St. BREWARD or SIMON'S WARD, in the hundred of Trigg, and deanery of TriggMinor, lies six miles south-by-west from Camelford, and about the same distance from Bodmin, which is the post-office town. It is said, that the church was built by William Brewer, who was consecrated Bishop of Exeter in 1224, and that the parish takes its name from him: but although that prelate, who was distinguished as a soldier as well as a divine, fought at the head of 100,000 men against the infidels in Palestine, we have no account of his having been canonized; and, indeed, it seems too modern a circumstance to have been the origin of the name of the parish. The principal villages in St. Breward are, Lank-Major, Lank-Minor, and Swallock: in this parish is the ancient manor of Hamethy or Hametethy, which, in the reign of Edward II., was held by John Peverell of Roger Le Jeu (fn. n18). Hugh Peverell held it 23 Edw. III.; the coheiresses of Peverell married Basset and Hungerford; and it appears, that this manor was some time in moieties between the Killigrews, and Hastings, Earl of Huntingdon, as representative of the Hungerfords. Five-sixths of this estate now belong to Mathew Mitchell, Esq., by bequest from the late Samuel Michell, Esq., having been before successively in the Billings and Lowers. The other sixth part is the property of Samuel Kekewick, Esq., by bequest of his uncle, the late John Trehawke, Esq. Mr. Michell inherits also the manor of Penrose-Burden, in this parish, and Michaelstow. This manor, which took its distinctive name from the family of Burden or Burdun, who possessed it in the reign of King John (fn. n19), is of large extent, comprising the whole of Roughtor, and the adjoining moors. It is probable that it continued some time in the Burden family (fn. n20). It was afterwards successively in the families of Copplestone, Speccot, and Billing. From the latter it passed, with Hametethy, to the Michells (fn. n21). The benefice is a vicarage, endowed with a small portion of the tithesheaf; the impropriation belongs to the Dean and Chapter of Exeter, who are patrons of the vicarage. Rough-Tor, commonly called Router, and Brown-Willy, two lofty hills, from which may be seen a great part of the north-west of Cornwall, and the north and south channels, are in this parish. Brown-Willy is the highest land in Cornwall.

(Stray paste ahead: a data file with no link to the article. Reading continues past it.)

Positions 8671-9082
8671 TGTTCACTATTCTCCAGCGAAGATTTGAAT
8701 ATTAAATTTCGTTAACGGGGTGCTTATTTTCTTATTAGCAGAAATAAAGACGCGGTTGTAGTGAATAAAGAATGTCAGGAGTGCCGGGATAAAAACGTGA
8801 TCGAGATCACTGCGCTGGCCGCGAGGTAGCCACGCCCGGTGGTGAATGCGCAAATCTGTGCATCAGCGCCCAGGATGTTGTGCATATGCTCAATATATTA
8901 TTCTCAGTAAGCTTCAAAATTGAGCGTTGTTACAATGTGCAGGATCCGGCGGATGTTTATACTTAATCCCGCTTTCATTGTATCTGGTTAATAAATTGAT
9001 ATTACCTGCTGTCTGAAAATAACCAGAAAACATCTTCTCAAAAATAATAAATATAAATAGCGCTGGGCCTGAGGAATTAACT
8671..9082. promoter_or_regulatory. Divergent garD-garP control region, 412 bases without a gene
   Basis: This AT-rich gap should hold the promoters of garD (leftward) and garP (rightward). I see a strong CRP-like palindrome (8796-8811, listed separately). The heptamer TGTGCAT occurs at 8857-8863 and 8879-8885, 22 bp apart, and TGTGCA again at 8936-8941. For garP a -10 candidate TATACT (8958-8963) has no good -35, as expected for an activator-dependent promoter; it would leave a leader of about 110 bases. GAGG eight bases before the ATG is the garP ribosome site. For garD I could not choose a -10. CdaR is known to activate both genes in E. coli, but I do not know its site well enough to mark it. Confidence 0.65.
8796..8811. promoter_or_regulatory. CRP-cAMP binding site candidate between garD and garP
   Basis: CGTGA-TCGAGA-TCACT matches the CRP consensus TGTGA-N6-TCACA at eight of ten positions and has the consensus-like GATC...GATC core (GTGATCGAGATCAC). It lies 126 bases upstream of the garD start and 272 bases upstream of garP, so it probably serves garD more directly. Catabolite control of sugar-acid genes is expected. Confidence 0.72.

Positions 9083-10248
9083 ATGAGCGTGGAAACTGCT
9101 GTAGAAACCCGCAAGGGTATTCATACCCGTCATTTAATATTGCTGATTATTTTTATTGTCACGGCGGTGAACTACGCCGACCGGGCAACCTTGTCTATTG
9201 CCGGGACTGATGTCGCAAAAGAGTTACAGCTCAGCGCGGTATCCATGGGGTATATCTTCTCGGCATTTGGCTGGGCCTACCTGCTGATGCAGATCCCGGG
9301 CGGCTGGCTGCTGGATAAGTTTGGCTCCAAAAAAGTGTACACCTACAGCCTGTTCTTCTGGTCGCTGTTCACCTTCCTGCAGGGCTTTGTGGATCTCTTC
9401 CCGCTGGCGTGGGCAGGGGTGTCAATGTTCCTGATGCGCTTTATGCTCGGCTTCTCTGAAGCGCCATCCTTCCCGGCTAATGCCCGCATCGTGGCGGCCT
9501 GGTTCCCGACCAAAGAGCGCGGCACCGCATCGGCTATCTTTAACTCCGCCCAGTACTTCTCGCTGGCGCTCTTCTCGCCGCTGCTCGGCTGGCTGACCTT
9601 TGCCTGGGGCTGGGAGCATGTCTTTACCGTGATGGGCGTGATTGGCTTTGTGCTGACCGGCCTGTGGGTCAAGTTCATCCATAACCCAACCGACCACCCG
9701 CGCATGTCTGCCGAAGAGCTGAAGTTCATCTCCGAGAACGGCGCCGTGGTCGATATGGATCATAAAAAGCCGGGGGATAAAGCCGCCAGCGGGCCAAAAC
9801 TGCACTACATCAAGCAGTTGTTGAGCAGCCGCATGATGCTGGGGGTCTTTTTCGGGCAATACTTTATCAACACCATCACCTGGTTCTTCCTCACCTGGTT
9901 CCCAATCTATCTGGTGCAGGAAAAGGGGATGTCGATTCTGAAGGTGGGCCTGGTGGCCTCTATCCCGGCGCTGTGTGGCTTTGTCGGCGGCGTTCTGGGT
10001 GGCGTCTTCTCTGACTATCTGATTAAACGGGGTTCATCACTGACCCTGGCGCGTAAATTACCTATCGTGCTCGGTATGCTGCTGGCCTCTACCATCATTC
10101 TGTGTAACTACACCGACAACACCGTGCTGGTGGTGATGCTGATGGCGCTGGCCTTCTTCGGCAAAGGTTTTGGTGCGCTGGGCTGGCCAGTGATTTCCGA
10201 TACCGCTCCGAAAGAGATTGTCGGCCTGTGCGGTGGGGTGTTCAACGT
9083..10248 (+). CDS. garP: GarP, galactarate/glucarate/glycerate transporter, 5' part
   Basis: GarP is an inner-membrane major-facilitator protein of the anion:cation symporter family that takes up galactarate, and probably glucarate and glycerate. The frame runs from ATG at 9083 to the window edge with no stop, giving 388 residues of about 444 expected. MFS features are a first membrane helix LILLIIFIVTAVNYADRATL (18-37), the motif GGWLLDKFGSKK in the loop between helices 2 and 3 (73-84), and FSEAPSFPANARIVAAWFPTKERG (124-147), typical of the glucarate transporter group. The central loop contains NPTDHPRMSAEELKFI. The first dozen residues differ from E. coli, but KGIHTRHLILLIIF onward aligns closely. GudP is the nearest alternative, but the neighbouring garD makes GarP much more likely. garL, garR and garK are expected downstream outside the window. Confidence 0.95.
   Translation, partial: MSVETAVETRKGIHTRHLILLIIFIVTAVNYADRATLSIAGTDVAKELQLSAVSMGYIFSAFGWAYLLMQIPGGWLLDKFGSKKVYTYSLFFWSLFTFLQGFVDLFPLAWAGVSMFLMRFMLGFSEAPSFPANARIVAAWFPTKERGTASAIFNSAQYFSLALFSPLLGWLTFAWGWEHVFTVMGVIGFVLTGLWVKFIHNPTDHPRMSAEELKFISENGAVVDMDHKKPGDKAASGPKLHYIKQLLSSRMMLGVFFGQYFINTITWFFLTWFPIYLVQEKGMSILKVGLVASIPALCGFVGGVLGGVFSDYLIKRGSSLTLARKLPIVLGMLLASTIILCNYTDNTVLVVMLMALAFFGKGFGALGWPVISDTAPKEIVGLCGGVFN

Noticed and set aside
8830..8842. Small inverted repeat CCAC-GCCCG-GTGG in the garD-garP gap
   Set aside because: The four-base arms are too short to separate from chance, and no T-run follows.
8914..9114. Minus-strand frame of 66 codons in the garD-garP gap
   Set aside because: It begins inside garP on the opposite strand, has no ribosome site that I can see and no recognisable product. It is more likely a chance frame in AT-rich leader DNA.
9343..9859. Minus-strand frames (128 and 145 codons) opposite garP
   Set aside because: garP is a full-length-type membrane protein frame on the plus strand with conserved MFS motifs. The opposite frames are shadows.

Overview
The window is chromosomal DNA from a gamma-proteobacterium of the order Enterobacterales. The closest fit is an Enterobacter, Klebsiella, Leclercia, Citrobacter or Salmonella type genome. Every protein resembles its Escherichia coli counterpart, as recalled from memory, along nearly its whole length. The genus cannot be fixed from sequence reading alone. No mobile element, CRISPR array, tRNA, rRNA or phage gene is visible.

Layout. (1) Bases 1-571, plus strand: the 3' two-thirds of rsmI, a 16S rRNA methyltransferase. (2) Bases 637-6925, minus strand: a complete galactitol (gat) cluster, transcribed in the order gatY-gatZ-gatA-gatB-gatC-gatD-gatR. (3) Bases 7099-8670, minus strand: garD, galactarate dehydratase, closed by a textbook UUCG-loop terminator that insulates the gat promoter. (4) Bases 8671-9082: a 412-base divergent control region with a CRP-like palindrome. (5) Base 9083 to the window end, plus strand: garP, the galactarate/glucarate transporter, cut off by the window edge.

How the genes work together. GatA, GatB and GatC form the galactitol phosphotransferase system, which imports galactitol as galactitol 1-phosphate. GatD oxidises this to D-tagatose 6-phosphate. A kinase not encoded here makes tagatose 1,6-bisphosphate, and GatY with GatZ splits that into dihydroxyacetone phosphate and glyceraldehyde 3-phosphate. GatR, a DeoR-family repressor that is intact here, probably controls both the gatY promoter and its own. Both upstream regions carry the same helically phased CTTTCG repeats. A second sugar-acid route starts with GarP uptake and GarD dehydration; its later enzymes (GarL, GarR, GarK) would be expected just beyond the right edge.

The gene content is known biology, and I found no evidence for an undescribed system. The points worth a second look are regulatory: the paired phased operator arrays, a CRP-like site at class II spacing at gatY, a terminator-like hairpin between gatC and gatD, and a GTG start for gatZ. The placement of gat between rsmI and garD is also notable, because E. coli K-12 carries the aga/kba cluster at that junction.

St. Budock lies in the deanery and in the east division of the hundred of Kirrier, two miles west of Falmouth. Greenbank or Dunstanville town, a populous suburb of Falmouth, is in this parish, from which Falmouth itself was taken, having been made a distinct parish in the reign of Charles II. Some houses adjoining the borough of Penryn, are also in this parish.

The manor of Pennance, which belonged to Sir Nicholas Slanning, and passed, by inheritance, to the Heywoods, of Maristow, in Devonshire, was purchased of that family, in the year 1788, by the Rev. Joseph Richards, and Shuldham Peard, Esq., captain in the Royal navy, who have purchased also (subject to a lease for lives granted to Peter Browne Harris, Esq.) the impropriation of the great tithes, which formerly belonged to the college of Glaseney. The Bishop of Exeter is patron of the vicarage, which is united with that of St. Gluvias.

Rosmeran, in this parish, was formerly a seat of the Killigrews; it was afterwards leased by them to the Knyvets, who continued to inhabit it for three descents, after which it passed, by successive purchases, to the families of Chapman and Mason, and is now the seat of Peter Browne Harris, Esq. It was purchased by Captain Browne, in 1773.

The manor, or reputed manor, of Penwerris, in which Greenbank or Dunstanville town is situated, is the property of Lord de Dunstanville, who inherited it, with other estates, from his grandmother, Mary Pendarves. It had been purchased by her great-uncle of the Killigrews, about the year 1660.

Tre-on, Trone, or Trewoone, was the seat of a branch of the family of Thomas of Roscrow, who took the name of Carnsew, upon fixing their residence at Carnsew, in Mabe; about the time of the Revolution, it was mortgaged by Mr. John Carnfew to the Rev. Joseph Trewinnard, rector of Mawnan; it has since been in the family of Rundle, and is now a farm-house, the property of James Moor, Esq., of Falmouth.